Abdul Abdullah, 22

“There are too many black people getting killed for no reason. I strongly disagree with a curfew. Why do grown people have to deal with a curfew? What about people that go to work at that hour? That’s going to cause more chaos. Then with the military riding around your house every night, you can’t get any sleep.”


Rebecca Rivera, 20, a Student at Johns Hopkins University

“I think the media coverage is one-sided and biased and portraying a narrative that isn’t true. The protests are mostly peaceful, and that’s not being portrayed. This is a problem that affects all of us; this is our city and our lives.”


Jonetta White, 21, a Student at Bryn Mawr College

“I was alarmed when I got here and saw the police and National Guard armed, and not just armed as if they were just perusing the street. It’s as if we’re in a military zone. It doesn’t make you feel like you’re a citizen any longer. You feel like you’re in a war.”


Antwain Jordan, 23, Works With the Algebra Project

“The most misrepresented thing is that it is unprovoked. The riots were a response to a day in the life of acute oppression. The school system is underfunded. The police harass the students. Opportunities are slim. There is a lack of options or access. There are so many things coming at them—on purpose. That’s what the system is designed to do. Young people are outraged.”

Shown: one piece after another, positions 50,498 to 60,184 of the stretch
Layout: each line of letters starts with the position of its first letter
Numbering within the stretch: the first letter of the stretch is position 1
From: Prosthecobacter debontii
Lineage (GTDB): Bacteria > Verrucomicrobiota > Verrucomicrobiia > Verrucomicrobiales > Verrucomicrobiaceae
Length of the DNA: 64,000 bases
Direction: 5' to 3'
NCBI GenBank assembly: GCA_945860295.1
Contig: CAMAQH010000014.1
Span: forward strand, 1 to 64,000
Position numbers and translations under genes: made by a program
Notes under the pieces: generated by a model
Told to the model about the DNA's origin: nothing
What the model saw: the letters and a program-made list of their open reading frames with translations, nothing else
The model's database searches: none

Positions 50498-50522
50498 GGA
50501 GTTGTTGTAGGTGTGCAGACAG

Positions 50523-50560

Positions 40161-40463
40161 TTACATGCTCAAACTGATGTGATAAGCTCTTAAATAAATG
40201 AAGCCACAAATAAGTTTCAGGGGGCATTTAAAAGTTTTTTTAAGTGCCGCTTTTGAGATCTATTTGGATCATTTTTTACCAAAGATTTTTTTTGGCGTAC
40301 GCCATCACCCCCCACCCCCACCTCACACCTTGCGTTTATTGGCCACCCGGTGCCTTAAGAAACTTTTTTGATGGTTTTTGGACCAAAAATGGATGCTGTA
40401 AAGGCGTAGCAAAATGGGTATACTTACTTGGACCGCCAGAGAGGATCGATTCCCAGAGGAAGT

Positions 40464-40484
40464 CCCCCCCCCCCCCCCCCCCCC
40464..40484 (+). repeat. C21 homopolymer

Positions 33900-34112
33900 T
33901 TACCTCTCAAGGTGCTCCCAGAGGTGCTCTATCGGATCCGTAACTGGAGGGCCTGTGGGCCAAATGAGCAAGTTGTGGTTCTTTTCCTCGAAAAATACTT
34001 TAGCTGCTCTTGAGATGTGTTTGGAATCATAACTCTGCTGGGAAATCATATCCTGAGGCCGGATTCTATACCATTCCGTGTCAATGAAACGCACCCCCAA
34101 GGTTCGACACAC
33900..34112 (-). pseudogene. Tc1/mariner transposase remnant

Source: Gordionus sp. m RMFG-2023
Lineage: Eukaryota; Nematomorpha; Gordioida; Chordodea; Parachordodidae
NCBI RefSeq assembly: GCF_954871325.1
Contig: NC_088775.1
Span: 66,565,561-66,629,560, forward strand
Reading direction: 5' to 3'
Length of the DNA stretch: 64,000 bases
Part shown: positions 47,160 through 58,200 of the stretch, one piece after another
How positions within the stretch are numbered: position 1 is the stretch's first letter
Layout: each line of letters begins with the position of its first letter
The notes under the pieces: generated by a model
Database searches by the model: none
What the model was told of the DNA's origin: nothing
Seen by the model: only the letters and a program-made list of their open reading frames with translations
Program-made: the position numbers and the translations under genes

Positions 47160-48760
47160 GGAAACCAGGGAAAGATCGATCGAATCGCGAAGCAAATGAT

Albert Phillips, 25, Youth Mentor, Entrepreneur and Writer

“I grew up in Sandtown up until I was in middle school. There’s a lot of vacant buildings, crime, drugs, some of the same issues as other major cities, a lot of poverty. Those conditions have been there a long time. It affected the relationship with the police.


“The first time I got stopped by a police officer and searched, I was 9 years old. I was still playing Pokemon, not doing anything wrong, and getting stopped by a police officer. I remember police running up on people, jumping out of unmarked cars, arresting people. They would throw people down and stomp people and never got in trouble for it.

“I had a lot of problems with the mayor calling young people thugs. I think it has a lot of undertones and it has become acceptable as a way of diverting the true issues. She apologized and everything. I think that sticks with people when you say it in front of the camera around the world.


“I think leadership is in grassroots leaders. They are in the community. Six months down the line, people won’t be protesting. Now is the time to cultivate that energy and transfer it into something else that will be continual so we won’t be reactive, we will be proactive.

John Carroll, 20

“Friday is going to come. You think Ferguson[, Mo.,] was something, Baltimore is getting ready to turn up for sure. I’m mad that they do it in the inner city where people live at. Do it downtown where the money is. Shut it down. You have enough people in Baltimore to shut it down.


“I was born and raised in hard-core Baltimore city. The mayor, Stephanie Rawlings-Blake, you gonna tell people to do something and they did it. Baby girl, you are black. She got in there as a mayor because of what happened with [former Mayor] Sheila Dixon. Sheila was the best lady for us. She looked out for us.

“I’m struggling out here. You can’t find a job in Baltimore city. You need a high school diploma for stacking boxes. They are shutting down [Police Athletic League] centers and schools. Kids are going to be kids. These kids are going to f—k this city up this Friday.”